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Whether you’re at the office, conducting a job search, or managing doctor’s appointments and medical bills, it’s hard to fight the effects of chemo brain. Creating a "done" list can help alleviate stress from a long "to-do" list.

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A recent article in the Wall Street Journal looked at how small changes in your work routine can improve productivity. Many of these tips are useful for cancer survivors returning to work, particularly those experiencing chemo brain.

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Deciding whether to continue working during and/or after cancer treatment is difficult. The thought of managing the stress of your job and battling cancer can feel overwhelming, but your career is important for many reasons, including your financial stability and personal identity.

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Survivors often cite chemo brain as one of their toughest challenges once they return to work during or after treatment. The NYT recently shared a personal account of living with cognitive side effects of chemo. Read on to learn how to manage the effects of chemo brain at work.

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During July's Ask The Experts teleconference a number of questions came up regarding how to handle treatment side effects at work. Take a look at what our panel of experts had to say.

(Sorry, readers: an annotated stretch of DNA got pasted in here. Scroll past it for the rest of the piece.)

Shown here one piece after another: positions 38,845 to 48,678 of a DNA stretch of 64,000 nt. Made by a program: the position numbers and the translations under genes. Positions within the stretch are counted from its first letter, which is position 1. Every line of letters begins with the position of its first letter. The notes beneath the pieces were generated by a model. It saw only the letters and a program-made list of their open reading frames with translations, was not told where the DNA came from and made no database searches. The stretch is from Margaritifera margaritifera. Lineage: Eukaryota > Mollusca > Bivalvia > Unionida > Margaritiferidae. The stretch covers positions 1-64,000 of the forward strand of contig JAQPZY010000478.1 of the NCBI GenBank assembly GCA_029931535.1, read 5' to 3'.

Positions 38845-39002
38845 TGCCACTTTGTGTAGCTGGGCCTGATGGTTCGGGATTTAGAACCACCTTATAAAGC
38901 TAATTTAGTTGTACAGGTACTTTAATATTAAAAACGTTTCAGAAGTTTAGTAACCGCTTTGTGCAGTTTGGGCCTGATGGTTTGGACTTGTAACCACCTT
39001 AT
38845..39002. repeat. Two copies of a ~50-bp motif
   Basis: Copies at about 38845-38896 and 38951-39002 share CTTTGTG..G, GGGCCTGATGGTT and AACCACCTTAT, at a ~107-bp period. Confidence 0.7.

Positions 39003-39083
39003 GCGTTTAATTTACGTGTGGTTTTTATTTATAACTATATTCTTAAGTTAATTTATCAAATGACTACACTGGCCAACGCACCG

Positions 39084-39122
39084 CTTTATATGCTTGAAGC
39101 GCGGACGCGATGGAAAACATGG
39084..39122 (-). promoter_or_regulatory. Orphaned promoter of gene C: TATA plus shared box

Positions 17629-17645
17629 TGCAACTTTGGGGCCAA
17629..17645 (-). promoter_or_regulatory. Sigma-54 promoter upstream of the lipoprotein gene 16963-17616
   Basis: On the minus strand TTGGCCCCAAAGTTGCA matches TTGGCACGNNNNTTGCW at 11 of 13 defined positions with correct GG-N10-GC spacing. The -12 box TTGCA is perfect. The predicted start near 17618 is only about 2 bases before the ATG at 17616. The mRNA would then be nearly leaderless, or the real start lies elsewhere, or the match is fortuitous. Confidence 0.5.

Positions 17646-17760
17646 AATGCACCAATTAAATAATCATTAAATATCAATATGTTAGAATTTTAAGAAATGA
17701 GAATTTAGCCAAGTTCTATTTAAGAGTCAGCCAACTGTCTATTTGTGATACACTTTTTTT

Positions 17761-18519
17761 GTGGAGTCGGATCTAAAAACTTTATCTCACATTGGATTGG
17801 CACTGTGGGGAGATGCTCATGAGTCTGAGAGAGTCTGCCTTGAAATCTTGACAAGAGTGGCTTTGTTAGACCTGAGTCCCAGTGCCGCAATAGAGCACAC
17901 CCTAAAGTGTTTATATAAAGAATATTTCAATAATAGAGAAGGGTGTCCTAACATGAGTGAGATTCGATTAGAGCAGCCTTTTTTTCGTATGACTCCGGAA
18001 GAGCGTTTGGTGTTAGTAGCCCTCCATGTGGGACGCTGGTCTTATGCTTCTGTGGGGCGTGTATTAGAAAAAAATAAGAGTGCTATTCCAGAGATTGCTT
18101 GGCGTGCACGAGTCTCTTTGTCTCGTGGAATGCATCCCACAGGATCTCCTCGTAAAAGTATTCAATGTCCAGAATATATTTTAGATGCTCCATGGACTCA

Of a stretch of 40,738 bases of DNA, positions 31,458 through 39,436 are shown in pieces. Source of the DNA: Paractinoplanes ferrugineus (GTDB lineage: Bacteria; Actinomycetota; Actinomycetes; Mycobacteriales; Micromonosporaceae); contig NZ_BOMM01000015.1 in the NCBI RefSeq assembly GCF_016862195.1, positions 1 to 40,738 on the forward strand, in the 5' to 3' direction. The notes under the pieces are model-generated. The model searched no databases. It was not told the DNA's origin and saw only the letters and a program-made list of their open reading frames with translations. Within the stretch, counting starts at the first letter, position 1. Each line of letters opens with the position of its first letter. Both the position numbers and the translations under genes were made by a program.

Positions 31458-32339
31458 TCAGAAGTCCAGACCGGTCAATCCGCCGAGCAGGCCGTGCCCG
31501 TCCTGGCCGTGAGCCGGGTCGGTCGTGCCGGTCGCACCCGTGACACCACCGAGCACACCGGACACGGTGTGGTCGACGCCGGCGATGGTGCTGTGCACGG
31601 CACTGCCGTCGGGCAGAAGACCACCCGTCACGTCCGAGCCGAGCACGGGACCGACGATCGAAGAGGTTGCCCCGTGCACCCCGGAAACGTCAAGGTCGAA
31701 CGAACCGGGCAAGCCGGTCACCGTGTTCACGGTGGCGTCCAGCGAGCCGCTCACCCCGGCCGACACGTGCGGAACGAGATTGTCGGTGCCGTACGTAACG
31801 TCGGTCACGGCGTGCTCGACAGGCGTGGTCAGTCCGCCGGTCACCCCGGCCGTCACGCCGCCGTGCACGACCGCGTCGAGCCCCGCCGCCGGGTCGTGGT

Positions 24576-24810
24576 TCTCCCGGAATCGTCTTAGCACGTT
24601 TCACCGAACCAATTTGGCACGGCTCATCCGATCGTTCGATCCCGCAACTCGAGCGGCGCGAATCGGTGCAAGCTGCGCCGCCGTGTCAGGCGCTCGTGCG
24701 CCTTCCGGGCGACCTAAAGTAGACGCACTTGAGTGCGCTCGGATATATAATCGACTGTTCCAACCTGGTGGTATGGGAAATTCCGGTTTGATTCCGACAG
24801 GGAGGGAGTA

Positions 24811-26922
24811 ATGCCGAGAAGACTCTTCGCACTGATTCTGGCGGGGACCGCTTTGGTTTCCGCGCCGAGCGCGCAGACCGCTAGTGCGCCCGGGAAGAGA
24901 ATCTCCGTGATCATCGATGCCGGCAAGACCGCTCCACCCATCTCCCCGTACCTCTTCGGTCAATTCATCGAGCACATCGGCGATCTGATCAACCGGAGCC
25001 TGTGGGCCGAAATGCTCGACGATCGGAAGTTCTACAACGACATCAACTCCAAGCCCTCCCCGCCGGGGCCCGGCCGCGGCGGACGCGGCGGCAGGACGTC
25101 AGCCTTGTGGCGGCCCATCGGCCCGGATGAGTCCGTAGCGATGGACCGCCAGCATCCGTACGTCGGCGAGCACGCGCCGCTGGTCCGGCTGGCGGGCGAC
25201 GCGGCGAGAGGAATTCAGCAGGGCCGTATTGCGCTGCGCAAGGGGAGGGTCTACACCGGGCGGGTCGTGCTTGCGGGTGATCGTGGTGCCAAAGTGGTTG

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We're thrilled to announce the completion of our How-To video series made possible through a generous grant from the Laura Mercier Ovarian Cancer Fund!

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We're thrilled to announce the premier of How to Maintain Focus at Work, the first of our How-To video series made possible through a generous grant from the Laura Mercier Ovarian Cancer Fund!

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How avoiding multitasking and doing one thing at a time can actually help you accomplish more.

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Trying to work as you battle your way through "chemo brain?" In a new book, Your Brain After Chemo (Da Capo Press, 2009) Journalist Idelle Davidson (a former breast cancer patient who fought chemo brain herself) and UCLA physician researcher Dan Silverman, MD, PhD, present a readable, intriguing blend of scientific updates on what's behind "chemo

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